Wall Street holds that less regulation and less law are key to business success, however conducted, in this increasingly libertarian world of Social Darwinism in the market. The weak need no protection from the rich bullies in this dog-eat-dog marketplace, the theory goes; it’s every man for himself with no holds barred, survival of the fittest, “creative destruction” and the like (all libertarian credos endorsed by the libertarian Koch Brothers). The superrich know how to allocate resources and risk to assure a healthy and stable market (in spite of numerous failures in history when entrusted with such tasks and especially before the New Deal era of increased regulation) and need no help from an overreaching anti-business government via standards set and enforced by regulators pursuant to law. Leave us alone so that America can prosper! goes the propaganda line over and over.

Such logic! We’ve tried that laissez faire route of inviting the foxes into our henhouse to make the safety rules and it didn’t work; the hens definitely did not prosper. Indeed without laws and regulation there would be no market. Whatever happened to the public’s democratic right to set the standards for right and wrong in the public conduct of its own business – was its disappearance as an issue from the business press and selective use of terms such as “demand” due to the political influence of Wall Street? Did anyone reading this ever see mobs in the streets demanding less regulation of banks and our corporate culture? I haven’t. I have instead seen massive campaign contributions (formerly known as bribes) spread liberally among politicians in order to assure the rich a place at the regulatory table, a result I daresay Madison and Jefferson would have found reprehensible – as do I.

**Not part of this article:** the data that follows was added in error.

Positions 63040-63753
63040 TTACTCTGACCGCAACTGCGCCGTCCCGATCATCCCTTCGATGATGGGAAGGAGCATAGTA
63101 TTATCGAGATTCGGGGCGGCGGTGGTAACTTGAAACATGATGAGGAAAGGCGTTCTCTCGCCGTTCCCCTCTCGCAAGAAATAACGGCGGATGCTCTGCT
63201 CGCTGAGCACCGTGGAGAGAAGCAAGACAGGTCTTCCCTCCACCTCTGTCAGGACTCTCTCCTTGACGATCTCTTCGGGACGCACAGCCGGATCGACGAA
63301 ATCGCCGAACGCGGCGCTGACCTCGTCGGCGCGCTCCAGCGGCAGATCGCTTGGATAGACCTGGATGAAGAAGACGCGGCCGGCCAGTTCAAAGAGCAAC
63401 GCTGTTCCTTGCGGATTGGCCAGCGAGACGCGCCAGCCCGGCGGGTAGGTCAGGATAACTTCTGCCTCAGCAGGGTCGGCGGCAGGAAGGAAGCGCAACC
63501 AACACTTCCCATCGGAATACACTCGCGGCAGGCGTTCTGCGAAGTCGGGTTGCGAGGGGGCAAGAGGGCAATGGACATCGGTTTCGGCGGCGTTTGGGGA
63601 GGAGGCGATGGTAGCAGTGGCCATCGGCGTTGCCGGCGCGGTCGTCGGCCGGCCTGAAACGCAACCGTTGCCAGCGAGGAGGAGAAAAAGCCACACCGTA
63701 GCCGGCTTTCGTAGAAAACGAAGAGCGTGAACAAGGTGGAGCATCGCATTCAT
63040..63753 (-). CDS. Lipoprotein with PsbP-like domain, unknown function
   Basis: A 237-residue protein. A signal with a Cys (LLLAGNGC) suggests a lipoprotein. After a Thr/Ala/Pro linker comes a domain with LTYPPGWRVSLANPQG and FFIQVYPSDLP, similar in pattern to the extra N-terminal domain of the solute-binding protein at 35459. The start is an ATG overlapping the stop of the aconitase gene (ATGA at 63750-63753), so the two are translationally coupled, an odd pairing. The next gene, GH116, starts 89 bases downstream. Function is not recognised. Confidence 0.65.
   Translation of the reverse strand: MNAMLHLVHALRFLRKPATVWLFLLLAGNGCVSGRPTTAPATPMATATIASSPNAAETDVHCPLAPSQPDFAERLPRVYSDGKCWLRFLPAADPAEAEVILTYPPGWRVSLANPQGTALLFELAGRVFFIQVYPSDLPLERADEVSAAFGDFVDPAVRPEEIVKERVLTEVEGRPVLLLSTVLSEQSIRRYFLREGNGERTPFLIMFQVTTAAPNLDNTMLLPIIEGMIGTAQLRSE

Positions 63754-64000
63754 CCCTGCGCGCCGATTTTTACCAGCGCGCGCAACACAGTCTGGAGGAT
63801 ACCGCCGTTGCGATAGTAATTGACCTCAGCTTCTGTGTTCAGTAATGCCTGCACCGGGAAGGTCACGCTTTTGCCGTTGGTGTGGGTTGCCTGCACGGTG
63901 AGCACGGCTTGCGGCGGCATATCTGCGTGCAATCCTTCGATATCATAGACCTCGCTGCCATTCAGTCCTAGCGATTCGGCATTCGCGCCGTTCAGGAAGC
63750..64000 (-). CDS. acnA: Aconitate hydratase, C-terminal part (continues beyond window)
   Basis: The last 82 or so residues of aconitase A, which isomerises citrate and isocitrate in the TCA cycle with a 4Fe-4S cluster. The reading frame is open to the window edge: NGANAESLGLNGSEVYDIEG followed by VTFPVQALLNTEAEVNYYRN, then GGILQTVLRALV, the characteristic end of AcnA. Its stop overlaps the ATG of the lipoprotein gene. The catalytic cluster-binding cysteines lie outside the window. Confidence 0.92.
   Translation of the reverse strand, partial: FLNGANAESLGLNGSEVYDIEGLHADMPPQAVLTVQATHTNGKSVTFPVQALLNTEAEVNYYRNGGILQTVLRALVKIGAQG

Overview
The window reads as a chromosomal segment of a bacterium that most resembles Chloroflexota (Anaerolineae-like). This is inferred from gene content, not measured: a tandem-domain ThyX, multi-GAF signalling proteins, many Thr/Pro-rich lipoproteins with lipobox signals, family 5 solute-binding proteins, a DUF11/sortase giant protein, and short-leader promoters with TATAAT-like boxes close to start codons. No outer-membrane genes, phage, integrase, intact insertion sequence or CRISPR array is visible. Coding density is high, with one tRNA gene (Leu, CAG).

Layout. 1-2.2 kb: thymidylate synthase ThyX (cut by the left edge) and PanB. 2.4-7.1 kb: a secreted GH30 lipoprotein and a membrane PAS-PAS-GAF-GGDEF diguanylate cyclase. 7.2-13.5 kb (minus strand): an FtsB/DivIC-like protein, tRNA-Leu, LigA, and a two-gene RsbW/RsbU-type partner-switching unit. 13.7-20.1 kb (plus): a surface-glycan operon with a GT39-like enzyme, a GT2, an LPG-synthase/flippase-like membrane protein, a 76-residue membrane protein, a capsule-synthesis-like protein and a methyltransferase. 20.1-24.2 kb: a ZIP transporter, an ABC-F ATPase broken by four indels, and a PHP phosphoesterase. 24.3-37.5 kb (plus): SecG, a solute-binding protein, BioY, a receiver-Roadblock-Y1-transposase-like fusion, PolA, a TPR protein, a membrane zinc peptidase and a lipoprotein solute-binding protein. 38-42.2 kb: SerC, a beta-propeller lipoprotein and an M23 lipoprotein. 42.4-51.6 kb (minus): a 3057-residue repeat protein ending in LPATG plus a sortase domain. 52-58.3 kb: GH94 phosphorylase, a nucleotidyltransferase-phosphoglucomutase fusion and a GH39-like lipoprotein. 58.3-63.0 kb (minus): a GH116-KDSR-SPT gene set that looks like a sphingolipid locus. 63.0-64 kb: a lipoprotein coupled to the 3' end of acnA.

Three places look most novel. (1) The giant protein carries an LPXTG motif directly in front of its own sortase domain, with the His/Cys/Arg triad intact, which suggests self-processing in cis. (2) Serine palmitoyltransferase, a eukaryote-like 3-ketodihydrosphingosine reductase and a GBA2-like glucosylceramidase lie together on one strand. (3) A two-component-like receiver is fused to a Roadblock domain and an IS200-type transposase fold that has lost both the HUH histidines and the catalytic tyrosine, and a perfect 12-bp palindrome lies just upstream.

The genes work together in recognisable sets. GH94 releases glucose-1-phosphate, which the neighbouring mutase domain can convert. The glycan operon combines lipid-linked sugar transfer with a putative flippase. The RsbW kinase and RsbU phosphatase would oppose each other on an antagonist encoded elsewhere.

It’s our market, not that of Wall Street; they are mere participants, and participants shouldn’t be making the rules by which our market abides. Thus when I buy shoes at a shoe store I don’t presume to set their rules of employment or store hours; it’s their business, not mine. It is clear to me that we need more and not less regulation of Wall Street and especially more regulation of its big banks which with their reckless trading practices following the repeal of the Glass-Steagall Act led them to overnight insolvency and had them coming on bended knee to government for taxpayer bailouts. These are the same people who brought us Bush’s Great Recession marked by millions of home foreclosures, massive unemployment, and a near international depression, from which we have not yet fully recovered – and they want us to “leave them alone?” I think rather that they should leave us alone to conduct our own business in a way that most benefits all of our people and not just a narrow slice of profit seekers.

I will explore possible economic answers to what ails us in Part II. Stay tuned.  GERALD    E